The daughter of Sicilian immigrants, Maria Burke grew up on 49th between Lexington and 3rd. Her father ran a successful neighborhood bar that catered to those coming and going from Grand Central. The city was her playground, and Maria remembers all the local characters – mostly Irish and Italian immigrants like her family, and occasionally, Katharine Hepburn in her big wool coat!
Now at almost 90 years old, Maria lives just a few blocks from where she grew up, and she remains as energetic and observant as she was as a child: “Sicilians can size people up very well.” She’s seen New York transform, and she made sure to transform right along with it: “It was the mid-50s, and everywhere I looked, men were able to do whatever they wanted… I just decided I would act like a man.”
Maria spent her early adulthood going to coffee shops in the West Village and organizing and marching for change in the Feminist revolution. She rebelled against traditional expectations of marriage and motherhood, choosing to work, take adventurous trips, and fall in love whenever she pleased.
It wasn’t until her mid-30s that Maria met Desmond, a pathologist at the hospital where she worked at the accession desk, a job that required a strong stomach and a tough spirit. Her friends grimaced at her “ghoulish” occupation, but Maria didn’t mind. And it’s in this unlikely setting that she found true love. Maria was struck by Desmond’s intelligence and humor, and much like everything Maria did, she knew what she wanted; they would be married for 51 years.
Maria and Desmond moved, for several years, to St. Paul: “the most boring place, but the most honest people.” There, she raised two daughters, Claudia and Marina, and pursued a degree in Political Science, before moving back East to Long Island. If you ask this native New Yorker if she liked Long Island, Maria will get a wry glint in her eye: “well, when you come from 49th street…” After many years outside the city, Maria and Desmond finally retired and resettled in her childhood neighborhood of Midtown East.
After Desmond passed away in 2017, Maria found herself living alone for the first time in half a century. She noticed that changes to her cognition were becoming quite pronounced, so Maria’s care manager suggested Duet. Maria needed a companion to engage with her socially and keep her active in daily activities. As they assembled a list of candidates, Maria had a strong vision of who she needed: a male caregiver, preferably with some connection to Italy, who wouldn’t mind if she smoked all day. Before long, Nick entered Maria’s life.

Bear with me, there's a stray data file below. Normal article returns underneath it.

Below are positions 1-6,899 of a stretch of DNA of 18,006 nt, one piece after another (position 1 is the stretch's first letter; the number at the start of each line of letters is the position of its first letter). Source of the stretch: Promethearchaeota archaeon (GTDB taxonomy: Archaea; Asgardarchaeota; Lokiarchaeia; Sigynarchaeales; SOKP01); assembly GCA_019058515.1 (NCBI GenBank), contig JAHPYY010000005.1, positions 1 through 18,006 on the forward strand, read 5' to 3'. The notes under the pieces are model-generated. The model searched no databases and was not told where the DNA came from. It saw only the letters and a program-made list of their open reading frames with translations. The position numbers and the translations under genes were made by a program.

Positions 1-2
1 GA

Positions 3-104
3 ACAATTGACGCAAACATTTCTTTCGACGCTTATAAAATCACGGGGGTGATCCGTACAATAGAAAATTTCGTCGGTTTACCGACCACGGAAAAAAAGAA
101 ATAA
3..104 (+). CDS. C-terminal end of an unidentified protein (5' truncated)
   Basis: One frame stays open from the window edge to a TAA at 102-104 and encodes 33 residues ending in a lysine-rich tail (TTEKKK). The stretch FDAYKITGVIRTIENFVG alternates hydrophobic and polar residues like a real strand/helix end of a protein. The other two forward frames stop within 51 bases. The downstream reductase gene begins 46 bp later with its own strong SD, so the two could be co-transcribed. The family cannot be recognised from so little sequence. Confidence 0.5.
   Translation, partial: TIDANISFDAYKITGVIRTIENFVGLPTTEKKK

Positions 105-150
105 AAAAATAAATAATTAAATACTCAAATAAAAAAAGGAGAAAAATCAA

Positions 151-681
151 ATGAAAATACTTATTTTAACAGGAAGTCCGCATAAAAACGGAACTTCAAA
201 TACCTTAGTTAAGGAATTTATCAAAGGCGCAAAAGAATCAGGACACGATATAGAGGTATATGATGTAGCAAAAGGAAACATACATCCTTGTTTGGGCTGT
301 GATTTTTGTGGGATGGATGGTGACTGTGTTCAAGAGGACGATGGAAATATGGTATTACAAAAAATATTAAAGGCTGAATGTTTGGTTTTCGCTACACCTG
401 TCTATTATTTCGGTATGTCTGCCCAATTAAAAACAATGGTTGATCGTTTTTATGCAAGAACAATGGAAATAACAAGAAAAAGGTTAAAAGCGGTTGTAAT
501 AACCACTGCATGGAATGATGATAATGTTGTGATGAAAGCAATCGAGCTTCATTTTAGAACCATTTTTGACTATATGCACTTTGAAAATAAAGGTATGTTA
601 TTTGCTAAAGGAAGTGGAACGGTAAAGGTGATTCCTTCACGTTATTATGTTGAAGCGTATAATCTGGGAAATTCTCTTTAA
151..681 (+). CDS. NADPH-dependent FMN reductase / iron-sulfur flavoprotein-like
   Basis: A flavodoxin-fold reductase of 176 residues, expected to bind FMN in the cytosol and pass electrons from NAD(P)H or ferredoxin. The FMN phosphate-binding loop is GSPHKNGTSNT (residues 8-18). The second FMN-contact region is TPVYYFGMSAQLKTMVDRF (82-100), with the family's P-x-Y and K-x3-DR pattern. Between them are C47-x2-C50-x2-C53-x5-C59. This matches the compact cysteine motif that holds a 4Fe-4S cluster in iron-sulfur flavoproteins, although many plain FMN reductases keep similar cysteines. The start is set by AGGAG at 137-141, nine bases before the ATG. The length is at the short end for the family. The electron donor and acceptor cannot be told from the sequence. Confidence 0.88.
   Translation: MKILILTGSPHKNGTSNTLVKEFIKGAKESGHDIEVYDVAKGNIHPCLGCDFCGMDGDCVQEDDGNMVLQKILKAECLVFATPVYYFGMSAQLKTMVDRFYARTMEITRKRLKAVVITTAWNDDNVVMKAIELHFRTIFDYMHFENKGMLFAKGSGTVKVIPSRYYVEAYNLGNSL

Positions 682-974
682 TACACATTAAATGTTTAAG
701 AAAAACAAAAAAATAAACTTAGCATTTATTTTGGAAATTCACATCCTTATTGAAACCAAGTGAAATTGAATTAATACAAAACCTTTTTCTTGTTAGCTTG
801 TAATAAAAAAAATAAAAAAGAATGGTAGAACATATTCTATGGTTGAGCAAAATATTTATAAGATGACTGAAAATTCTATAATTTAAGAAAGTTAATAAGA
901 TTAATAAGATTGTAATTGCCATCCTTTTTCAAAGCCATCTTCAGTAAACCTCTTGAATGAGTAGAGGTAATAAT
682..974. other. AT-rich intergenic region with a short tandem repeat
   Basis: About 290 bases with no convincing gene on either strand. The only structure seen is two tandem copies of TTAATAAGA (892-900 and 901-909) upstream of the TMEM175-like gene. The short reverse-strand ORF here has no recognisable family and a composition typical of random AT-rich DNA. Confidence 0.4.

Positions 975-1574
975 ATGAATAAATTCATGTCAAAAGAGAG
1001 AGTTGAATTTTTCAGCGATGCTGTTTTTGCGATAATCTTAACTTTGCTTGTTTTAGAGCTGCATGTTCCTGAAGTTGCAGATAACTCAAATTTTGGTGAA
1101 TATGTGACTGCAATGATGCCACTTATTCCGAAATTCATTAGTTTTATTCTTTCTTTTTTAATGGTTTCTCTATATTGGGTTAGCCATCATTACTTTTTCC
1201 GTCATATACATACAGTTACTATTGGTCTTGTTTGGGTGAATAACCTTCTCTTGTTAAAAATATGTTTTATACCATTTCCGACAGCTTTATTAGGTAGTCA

Even at 15, Nick felt a kind of ease and rapport talking to seniors. He has always enjoyed getting to know new people and the way they think. “I like characters,” he smiles and shrugs.
After graduating from Ithaca College with a major in English, Nick began looking for work in human services, and he took a job as a caseworker for runaway and homeless youth. When Nick moved to New York City, he continued his search for just the right kind of community work. When he applied to Duet, Nick knew, “this work would be so unique and different.” Shortly thereafter, he was called in to interview with Maria. Nick laughs, remembering the first time they met, performing their dialogue in a loving and spot-on impression: “If I smoke, you’re not gonna fall apart on me, are ya?”
She is extremely proud of her Sicilian heritage and can find a way to work Italy’s contributions to the world into almost any conversation: “According to Maria, Italy is responsible for 92% of the world’s art” Nick laughs, incredulously.
Maria’s brusk humor is what Nick found most endearing. After his interview, he hoped that Maria would be a match: “I would always prefer [to work with someone] challenging and interesting to easy and boring.”
The feeling was mutual. Nick and Maria began working together three days per week. After 8 months of this schedule, Nick, Maria, and her daughters made the choice to increase Maria’s care, and Nick came on full time. In this transition to full-time caregiving, Nick says “there was a ton of trust.”
Nick and Maria fill their days with Tai Chi Youtube videos, card games, trips to the 92nd Street Y, and friendly arguments over their respective movie and TV preferences: Maria “is obsessed” with Gone With the Wind, which Nick has now seen many times but maintains (with a wink) that it’s “boring.”
They lunch almost daily at a nearby coffee shop, where Maria is known, beloved, and allowed to smoke (if she sits outside). Maria has become as much of an institution in the neighborhood as many of the city’s landmarks. Nick loves the afternoons they sit and talk (and talk) in nearby Tudor City – “it’s like being in a whole other New York,” as if the Midtown of Maria’s childhood and the one they encounter now coexist as one storied, timeless world.
If you were to pass by Nick and Maria in the park, you’d see two wonderfully complex characters writing their own story: Senior and companion. Grandson and grandmother. Best Friends. Their banter is familiar, comfortable, and hilarious, even if only to them. “[We] didn’t expect anyone to understand her so well outside of the family,” says Maria’s daughter Claudia.